Terror war and oil expand US sphere of influence
GIs build bases on Russia's energy-rich flank
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Such considerations haven't escaped notice in Washington, where US Secretary of State Colin Powell last December said that Kazakhstan's oil was becoming of "critical importance."Skip to next paragraph
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And "Caspian reserves could be critical to future global energy supply," notes an analysis earlier this month by the respected, London-based Jane's Foreign Report. "This is in line with the doctrine of 'full-spectrum dominance' that now seems to govern American foreign policy and is manifesting itself in the Caucasus and Central Asia," the report said.
Escaping the template of Cold War rivalry is proving difficult, even though US-Russian economic interests often coincide. "The Russian security establishment still contains a high proportion of dinosaurs," says Anatol Lieven, a regional analyst at the Carnegie Endowment for International Peace in Washington.
Many in the US see Russia through old prisms, despite Moscow's demonstrated commitment to helping the US wage war in Afghanistan and elsewhere. "You have people who are still saying Russian policy in the 'near abroad' [the former Soviet states] is a key threat to American interests," Lieven says.
That some in Washington want to keep US troops in Central Asia beyond the Afghanistan campaign "accentuates the fact that the war on terrorism is horribly complicated, and risks being lost by being overloaded with other agendas," Lieven adds. "One problem is that some in the Pentagon are gung-ho for world domination. And then you have [others] who say: 'Hang on a second, we are not prepared for that.' "
Moscow's former domains stretch from Uzbekistan to Ukraine, and have often bristled under Russia's strong-arm tactics to re-exert control. The US arrival may be forcing changes.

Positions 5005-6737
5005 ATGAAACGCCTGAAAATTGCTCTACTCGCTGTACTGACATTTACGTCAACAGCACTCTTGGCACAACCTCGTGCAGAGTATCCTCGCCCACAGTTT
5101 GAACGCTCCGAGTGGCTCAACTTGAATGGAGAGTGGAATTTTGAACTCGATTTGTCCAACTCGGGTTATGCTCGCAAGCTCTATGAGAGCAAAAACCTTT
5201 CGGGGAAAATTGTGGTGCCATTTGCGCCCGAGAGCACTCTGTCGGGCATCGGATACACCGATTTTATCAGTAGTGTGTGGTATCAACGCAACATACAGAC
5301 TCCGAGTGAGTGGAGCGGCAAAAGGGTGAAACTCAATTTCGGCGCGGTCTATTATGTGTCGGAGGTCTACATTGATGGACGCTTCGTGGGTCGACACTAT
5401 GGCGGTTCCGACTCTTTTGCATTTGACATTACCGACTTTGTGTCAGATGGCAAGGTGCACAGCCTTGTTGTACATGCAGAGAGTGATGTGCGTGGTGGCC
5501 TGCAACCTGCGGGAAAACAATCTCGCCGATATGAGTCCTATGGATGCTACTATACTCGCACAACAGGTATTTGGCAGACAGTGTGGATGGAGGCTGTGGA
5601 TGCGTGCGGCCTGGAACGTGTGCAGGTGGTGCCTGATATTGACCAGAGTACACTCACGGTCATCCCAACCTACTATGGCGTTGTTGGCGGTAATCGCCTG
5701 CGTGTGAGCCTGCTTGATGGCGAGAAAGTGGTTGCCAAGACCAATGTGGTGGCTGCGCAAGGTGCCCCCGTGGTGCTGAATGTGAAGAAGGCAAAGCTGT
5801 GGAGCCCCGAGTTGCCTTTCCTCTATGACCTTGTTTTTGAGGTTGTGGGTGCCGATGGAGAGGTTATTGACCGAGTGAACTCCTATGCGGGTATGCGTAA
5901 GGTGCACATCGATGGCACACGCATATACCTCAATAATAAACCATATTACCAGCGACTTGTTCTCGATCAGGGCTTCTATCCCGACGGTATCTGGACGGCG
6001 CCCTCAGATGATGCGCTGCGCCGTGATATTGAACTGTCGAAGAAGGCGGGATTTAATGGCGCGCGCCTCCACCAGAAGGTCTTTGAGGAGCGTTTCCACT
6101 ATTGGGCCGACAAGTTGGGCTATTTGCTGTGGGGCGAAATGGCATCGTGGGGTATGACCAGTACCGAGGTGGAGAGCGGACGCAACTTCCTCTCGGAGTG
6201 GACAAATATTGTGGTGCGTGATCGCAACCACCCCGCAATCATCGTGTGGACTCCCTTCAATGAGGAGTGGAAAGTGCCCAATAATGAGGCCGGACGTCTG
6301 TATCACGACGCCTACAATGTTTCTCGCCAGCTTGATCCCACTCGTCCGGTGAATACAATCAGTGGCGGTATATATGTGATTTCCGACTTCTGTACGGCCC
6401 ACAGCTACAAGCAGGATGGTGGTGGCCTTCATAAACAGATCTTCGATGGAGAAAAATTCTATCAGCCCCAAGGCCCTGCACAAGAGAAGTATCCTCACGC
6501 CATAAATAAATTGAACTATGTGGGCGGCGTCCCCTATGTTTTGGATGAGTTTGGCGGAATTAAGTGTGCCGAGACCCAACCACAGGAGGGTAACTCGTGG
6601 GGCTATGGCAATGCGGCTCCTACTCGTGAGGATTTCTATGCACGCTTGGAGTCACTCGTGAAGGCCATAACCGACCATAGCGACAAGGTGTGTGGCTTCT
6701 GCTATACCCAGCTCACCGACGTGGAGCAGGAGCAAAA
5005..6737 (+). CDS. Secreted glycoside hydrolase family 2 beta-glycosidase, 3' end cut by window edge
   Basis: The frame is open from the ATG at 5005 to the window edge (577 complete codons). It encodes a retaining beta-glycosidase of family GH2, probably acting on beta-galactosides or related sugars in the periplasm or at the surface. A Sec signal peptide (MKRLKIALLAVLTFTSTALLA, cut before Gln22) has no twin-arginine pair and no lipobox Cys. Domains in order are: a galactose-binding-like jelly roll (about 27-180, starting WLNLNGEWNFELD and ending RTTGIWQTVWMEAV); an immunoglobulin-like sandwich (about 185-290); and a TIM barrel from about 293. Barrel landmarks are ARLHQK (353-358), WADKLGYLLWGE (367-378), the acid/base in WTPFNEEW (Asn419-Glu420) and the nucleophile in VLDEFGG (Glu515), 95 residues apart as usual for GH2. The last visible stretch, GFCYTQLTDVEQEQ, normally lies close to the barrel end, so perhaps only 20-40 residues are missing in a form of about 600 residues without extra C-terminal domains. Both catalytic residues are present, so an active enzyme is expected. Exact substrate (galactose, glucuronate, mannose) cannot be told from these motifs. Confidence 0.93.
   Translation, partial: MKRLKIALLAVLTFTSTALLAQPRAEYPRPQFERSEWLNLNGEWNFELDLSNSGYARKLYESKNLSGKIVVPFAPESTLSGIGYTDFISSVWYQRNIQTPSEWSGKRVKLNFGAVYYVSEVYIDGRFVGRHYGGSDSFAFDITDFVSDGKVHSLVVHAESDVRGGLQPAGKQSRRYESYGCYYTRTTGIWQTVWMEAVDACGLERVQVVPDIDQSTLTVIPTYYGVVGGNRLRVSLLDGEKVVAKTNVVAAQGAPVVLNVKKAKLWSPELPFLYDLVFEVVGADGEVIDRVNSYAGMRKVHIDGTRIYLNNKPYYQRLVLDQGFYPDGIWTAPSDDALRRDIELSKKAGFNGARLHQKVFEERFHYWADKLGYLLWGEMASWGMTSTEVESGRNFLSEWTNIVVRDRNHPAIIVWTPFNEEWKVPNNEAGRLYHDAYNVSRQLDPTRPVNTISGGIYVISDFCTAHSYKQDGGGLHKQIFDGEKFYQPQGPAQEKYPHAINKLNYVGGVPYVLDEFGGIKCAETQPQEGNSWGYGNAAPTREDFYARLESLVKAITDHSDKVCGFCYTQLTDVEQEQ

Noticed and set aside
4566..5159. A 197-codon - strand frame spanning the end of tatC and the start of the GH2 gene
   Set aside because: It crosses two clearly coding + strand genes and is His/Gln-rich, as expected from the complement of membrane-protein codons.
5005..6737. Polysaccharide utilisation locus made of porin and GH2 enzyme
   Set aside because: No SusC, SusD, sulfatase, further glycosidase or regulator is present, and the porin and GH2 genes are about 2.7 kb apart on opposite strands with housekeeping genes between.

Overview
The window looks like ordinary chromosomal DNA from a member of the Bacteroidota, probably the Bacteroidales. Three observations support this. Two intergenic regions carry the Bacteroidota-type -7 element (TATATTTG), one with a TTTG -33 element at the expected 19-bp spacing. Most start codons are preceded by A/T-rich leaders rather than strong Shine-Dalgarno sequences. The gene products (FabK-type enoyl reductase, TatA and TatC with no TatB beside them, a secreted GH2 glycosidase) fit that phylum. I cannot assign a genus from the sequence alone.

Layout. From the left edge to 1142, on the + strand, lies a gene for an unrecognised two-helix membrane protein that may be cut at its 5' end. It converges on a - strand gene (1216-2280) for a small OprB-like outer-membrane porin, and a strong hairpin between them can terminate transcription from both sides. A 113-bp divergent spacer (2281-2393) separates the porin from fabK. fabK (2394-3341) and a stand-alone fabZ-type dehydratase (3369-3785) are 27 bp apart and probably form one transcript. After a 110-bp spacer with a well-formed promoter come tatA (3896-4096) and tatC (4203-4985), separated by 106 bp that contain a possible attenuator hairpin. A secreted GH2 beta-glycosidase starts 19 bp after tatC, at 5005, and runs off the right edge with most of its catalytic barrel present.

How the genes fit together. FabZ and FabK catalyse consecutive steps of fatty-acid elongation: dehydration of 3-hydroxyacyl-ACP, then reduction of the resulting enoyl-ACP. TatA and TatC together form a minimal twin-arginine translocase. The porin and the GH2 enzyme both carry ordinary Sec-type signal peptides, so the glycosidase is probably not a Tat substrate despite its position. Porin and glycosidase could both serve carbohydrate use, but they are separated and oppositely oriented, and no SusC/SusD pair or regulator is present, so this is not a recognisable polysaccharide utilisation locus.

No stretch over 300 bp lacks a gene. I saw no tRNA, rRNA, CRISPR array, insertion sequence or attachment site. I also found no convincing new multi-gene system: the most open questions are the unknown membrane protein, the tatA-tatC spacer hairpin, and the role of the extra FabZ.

"The fact that Russia has acquiesced to US troops in Central Asia and indeed Georgia, shows that Russia itself is prepared to play a much more open and even-handed role in the region," says Julian Lee, a senior analyst at the Center for Global Energy Studies in London. "But we're seeing Russian interest in business channels, rather than political and military ones. It's the sensible way forward."
Some observers say that Putin's KGB background makes him as wary as anyone of American moves but also realistic about the imperative of a pro-West future.
"We are living in the age of a new Rome," notes Andrei Piontkovsky, head of the Center for Strategic Research in Moscow, in an analysis published over the weekend. Dismissing Russia's "boot-licking elite," which he says is "choked with hostility toward the US," Mr. Piontkovsky says that energy reserves and influence at the start of the new century will allow Russia and the US to be "useful partners ... if Russia proves able to overcome its cold war-defeat complex and the United States learns not to trumpet its victories."
Pipelines can be another point of cooperation. The US has long pushed for an oil line from Azerbaijan to Turkey, which deliberately bypasses Russia and Iran. But Russia has a key stake in the year-old, Chevron-led CPC pipeline, which carries Kazakh oil to a Russian Black Sea port.
And though laughed at when first proposed during Taliban rule, plans to build two pipelines, oil and gas, across Afghanistan are now being dusted off. Cutting Russia into any such deal to provide gas to South Asia could make sense, analysts say.
That could help satisfy Russia's bottom line maximum market share. Russian gas reserves are the largest in the world, but a European Union decision this weekend will break Russia's decades-long monopoly there.
"Putin's a realist, and economics are everything," says Szymczak, of "Oil and Gas Eurasia." The result is a tricky balancing act for Putin, as American influence spreads to Russia's borders. "The reality is that a lot of the money to run this country comes from gas sales," Szymczak says. "Putin needs markets to the east or the whole thing unravels, and he's got a bigger problem than just a few people thinking: 'Oh goodness, we've got Americans in Uzbekistan!"